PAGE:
EEOC Issues Overview on LGBT Rights Under Title VII
- July 27, 2015
As reported in EmployNews, over the past year the Equal Employment Opportunity Commission has aggressively shifted its position on the extent of coverage of LGBT workers under Title VII. In federal employee cases where the EEOC serves as decision maker, and in enforcement actions against private employers, the agency has broadened its view of protections against employment discrimination. Last week, the EEOC issued an overview summarizing its position on LGBT discrimination in the workplace.
Traditionally, the EEOC and federal courts took the position that Title VII does not include prohibitions against discrimination based on sexual orientation. This legal bar began to erode when courts accepted sex discrimination claims based on arguments that the plaintiff was held to an illegal sexual stereotype. In other words, employers cannot discriminate against persons who do not conform to their idea of how men and women should act or dress in the workplace. In the new overview, the EEOC states that the sexual stereotype theory directly prohibits discrimination against transgendered individuals. The EEOC will accept charges of discrimination alleging adverse employment action based on transgendered status.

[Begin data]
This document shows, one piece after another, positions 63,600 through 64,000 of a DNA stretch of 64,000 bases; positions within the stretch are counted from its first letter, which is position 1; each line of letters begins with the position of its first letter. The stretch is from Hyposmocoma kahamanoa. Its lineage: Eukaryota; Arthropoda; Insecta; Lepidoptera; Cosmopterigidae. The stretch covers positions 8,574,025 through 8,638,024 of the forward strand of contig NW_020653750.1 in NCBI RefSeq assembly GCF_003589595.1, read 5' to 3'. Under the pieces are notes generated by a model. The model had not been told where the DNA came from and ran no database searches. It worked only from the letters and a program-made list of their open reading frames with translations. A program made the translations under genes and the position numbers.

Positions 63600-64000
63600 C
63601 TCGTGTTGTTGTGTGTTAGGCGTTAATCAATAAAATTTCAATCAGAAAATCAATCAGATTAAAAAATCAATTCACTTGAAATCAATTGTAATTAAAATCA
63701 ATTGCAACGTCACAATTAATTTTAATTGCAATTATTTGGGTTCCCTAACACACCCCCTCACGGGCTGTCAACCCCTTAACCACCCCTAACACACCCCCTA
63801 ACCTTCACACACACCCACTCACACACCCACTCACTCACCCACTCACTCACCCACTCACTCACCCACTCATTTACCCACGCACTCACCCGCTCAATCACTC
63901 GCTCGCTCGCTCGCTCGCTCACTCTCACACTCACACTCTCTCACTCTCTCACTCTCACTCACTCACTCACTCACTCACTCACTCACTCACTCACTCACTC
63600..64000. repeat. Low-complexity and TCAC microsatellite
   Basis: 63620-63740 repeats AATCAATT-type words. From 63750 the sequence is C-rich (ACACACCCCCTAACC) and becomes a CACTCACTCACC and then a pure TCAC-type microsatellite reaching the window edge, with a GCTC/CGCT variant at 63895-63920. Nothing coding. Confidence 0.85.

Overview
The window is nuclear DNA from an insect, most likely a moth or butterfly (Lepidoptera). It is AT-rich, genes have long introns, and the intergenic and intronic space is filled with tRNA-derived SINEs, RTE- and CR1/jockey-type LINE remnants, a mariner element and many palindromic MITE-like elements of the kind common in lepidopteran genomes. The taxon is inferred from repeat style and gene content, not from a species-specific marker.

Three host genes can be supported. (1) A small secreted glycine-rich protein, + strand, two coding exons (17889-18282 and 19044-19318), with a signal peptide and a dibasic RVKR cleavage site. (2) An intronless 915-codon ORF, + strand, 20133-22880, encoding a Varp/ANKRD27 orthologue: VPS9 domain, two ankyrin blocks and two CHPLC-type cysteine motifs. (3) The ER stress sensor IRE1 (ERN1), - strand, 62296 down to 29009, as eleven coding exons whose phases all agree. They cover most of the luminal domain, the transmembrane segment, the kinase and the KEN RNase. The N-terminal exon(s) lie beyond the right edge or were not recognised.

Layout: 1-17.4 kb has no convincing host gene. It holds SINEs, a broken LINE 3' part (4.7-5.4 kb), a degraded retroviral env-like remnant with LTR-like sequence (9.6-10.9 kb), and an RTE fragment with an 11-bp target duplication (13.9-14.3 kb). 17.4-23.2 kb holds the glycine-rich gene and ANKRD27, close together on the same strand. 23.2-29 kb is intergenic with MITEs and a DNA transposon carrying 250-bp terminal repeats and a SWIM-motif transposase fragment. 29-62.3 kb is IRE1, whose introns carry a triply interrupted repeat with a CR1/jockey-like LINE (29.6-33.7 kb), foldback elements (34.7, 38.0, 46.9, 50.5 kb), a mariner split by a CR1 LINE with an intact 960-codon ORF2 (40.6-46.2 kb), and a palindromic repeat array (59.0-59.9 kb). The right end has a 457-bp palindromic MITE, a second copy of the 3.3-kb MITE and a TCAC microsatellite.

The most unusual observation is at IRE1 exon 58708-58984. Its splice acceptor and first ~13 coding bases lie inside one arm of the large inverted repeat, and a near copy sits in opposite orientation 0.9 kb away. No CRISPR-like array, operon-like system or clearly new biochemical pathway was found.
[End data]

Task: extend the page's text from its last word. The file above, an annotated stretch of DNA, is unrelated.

The EEOC’s position on sexual orientation discrimination is more nuanced. For a period of time the agency took the position that Title VII only applies to such cases in the context of a sexual stereotype. An employer would not be subject to Title VII if the discrimination is based purely on the employee’s orientation. However in practice, this distinction may be difficult to draw. Most plaintiffs should be capable of making allegations that their behavior or appearance contributed to the employer’s objections to their sexual orientation.
That said, the EEOC’s position on discrimination based on sexual orientation appears to be moving toward a straightforward conclusion that Title VII prohibits such practices even in the absence of direct evidence of sexual stereotyping. In a recent federal employee case, the EEOC cited precedent involving the stereotyping concept, but did not directly rely on that theory in reaching its decision. Instead, the case appears to impose a direct ban on discrimination based on sexual orientation, without exception for cases that do not involve a stereotype.
LGBT rights advocates have been unable to enact federal legislation explicitly expanding employment discrimination laws to cover sexual orientation. The EEOC may have made this effort largely moot by using its enforcement powers to interpret Title VII broadly enough to encompass most LGBT discrimination claims. Federal courts will have the final word in determining whether this effort proves successful.